Host venues of The Open that you can play
Fancy playing some of the most incredible and iconic hosts of The Open? Read on...
One of the best things about the game of golf is the ability to walk in the footsteps of the game’s greatest players by taking on the same courses which staged some of their most memorable moments. There’s no older or more prestigious championship than The Open, and Golfbreaks customers are able to take on almost all of these iconic venues. Check out some of our favorites below and begin to make your own mark on some of golf’s most historic layouts.
The West Coast of Scotland – Royal Troon, Turnberry & Prestwick
Open history can be found in abundance in Ayrshire with current Open roster favorites Turnberry and Royal Troon supported by the founding father of The Open, Prestwick, which hosted the first Championship in 1860. Nowadays, the course doesn’t haven’t the infrastructure to host a modern Major Championship, but it’s definitely still well worth a visit when heading over to Scotland’s West Coast.
Conversely, both Royal Troon (with it’s famous ‘Postage Stamp’) and Turnberry have been frequent hosts of The Open over recent decades. Who can forget the epic tussle between Henrik Stenson and Phil Mickelson in 2016 along the coastline at Royal Troon, which mirrored Tom Watson’s ‘Duel in the Sun’ with Jack Nicklaus almost 40-years earlier just 25 miles further down the coast at Turnberry. The latter has undergone extensive restoration over recent years, notably turning its famous lighthouse into one of the coolest Halfway Hut’s in golf – simply a must visit on any trip to this part of the British Isles.
The Three Royals – Royal Lytham, Royal Liverpool & Royal Birkdale
Perennial hosts of The Open, these three giants in the North West of England have hosted The Open more than 30-times between them and are the sites of some of the sport’s most memorable Open moments. From Jordan Spieth playing Royal Birkdale from the driving range in 2017, to both Tiger Woods & Rory McIlroy winning emphatically at Royal Liverpool (also known as Hoylake) through to the inimitable Seve Ballesteros securing his third Open victory at Royal Lytham.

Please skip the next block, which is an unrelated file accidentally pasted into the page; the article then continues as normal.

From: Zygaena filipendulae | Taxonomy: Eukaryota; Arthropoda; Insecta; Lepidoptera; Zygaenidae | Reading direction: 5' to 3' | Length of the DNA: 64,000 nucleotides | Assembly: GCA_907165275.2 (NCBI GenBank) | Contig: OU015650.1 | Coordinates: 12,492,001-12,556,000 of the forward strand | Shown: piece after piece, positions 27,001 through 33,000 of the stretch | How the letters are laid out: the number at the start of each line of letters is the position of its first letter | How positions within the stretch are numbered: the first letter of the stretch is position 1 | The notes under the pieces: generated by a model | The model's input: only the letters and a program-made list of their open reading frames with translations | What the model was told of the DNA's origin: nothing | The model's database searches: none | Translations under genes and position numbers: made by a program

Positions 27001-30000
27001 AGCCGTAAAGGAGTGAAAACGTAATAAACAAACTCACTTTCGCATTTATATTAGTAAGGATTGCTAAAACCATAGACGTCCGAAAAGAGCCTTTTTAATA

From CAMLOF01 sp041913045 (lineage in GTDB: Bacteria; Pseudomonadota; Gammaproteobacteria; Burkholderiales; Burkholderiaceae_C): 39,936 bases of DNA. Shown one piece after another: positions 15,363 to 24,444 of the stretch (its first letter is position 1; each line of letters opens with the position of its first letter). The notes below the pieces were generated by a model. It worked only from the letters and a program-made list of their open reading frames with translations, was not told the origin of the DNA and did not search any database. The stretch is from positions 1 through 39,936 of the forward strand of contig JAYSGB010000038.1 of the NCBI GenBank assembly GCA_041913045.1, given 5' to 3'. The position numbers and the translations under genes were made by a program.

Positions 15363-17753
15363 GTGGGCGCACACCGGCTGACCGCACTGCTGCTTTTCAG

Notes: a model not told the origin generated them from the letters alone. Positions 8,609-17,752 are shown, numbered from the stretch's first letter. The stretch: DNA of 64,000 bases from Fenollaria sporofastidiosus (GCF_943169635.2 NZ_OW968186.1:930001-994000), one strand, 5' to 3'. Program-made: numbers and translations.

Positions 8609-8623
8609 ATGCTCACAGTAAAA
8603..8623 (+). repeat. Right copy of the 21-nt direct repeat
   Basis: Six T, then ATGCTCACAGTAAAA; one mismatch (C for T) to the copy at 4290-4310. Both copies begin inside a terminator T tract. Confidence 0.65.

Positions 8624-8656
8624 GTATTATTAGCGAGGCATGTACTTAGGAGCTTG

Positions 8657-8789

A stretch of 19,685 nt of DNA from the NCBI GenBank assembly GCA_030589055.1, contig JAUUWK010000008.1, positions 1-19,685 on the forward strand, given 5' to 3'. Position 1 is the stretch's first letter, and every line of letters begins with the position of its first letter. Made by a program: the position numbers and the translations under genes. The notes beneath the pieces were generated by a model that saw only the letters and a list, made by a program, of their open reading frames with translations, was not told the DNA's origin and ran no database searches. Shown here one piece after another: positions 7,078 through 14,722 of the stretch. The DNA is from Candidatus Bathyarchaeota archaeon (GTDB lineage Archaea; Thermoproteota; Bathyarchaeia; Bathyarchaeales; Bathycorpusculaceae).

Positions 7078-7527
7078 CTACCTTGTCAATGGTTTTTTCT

These courses come together to make up one of the world’s greatest golf trips, and with bundles of other Top 100 courses along this stretch of coastline (England’s Golf Coast), you can add additional venues to the itinerary with no negative impact whatsoever on the quality of layouts you’ll face!
Amazing Angus – Carnoustie & The Old Course, St Andrews
When you think of The Open, it’s quite possible that both the Old Course and Carnoustie are the first two venues which spring to mind. Let’s tackle the big question first, yes, we can help secure tickets to The Old Course – however, itineraries which take in The Auld Lady may rely on a ballot or lottery system for tee times. If you are looking to add this course to your trip, speak to your sales expert who can talk you through all the options.
Carnoustie is a different story and can be added with relative ease to your Scottish trip! However, this may be where the ‘ease’ stops, as ‘Carnasty’ as it’s become known has a fearsome reputation – no doubt helped by Jean Van De Velde’s meltdown in 1999 which eventually saw Scotsman Paul Lawrie claim his only Major Title. Carnoustie’s winners also include Tom Watson, Ben Hogan, Francesco Molinari, and Padraig Harrington, all thought of within the very upper echelons of ball-strikers … to put it simply, you can’t ‘fake it’ around this course!
The Returning Hero – Royal Portrush
The Open returned to Northern Ireland in 2019 for the first time in almost 60 years, with popular Irishman Shane Lowry gritting it out in tough conditions. The course is hotly-tipped for hosting duties again in the near future, thanks in no small part to the abundance of fans which turned out to watch the best golfers in the world.
A stunning venue which underwent some tweaks before hosting the championship, Royal Portrush is more than worth the trip across to Northern Ireland for alone, however, with some incredible courses to discover across the whole of Ireland – why not extend your trip and head down the famed Wild Atlantic Way!
Some Classics in Kent – Royal St George’s, Royal Cinque Ports & Princes
After a one-year delay, The Open returned to Royal St George’s in 2021, playing host to the game’s oldest major for the 14th time! Often thought of as the home of The Open in England, it hosted it’s first tournament in 1894 which was won by JH Taylor, five-time Open Champion, and father of the British PGA. Sitting on a splendid part of the Kent coastline, it is no coincidence that the course borders another past Open venue (Princes) and is just a five-minute drive from Royal Cinque Ports, which itself has hosted the event on two occasions.
Although neither of these venues remain on the roster, again mainly due to the infrastructure needed for the modern game, they both remain comfortably within the Top 50 courses in the UK and are always presented in incredible condition for visitors. We’d thoroughly recommend treating yourself to a stay at The Lodge at Princes, and taking in all three of these Open host venues on one magnificent trip!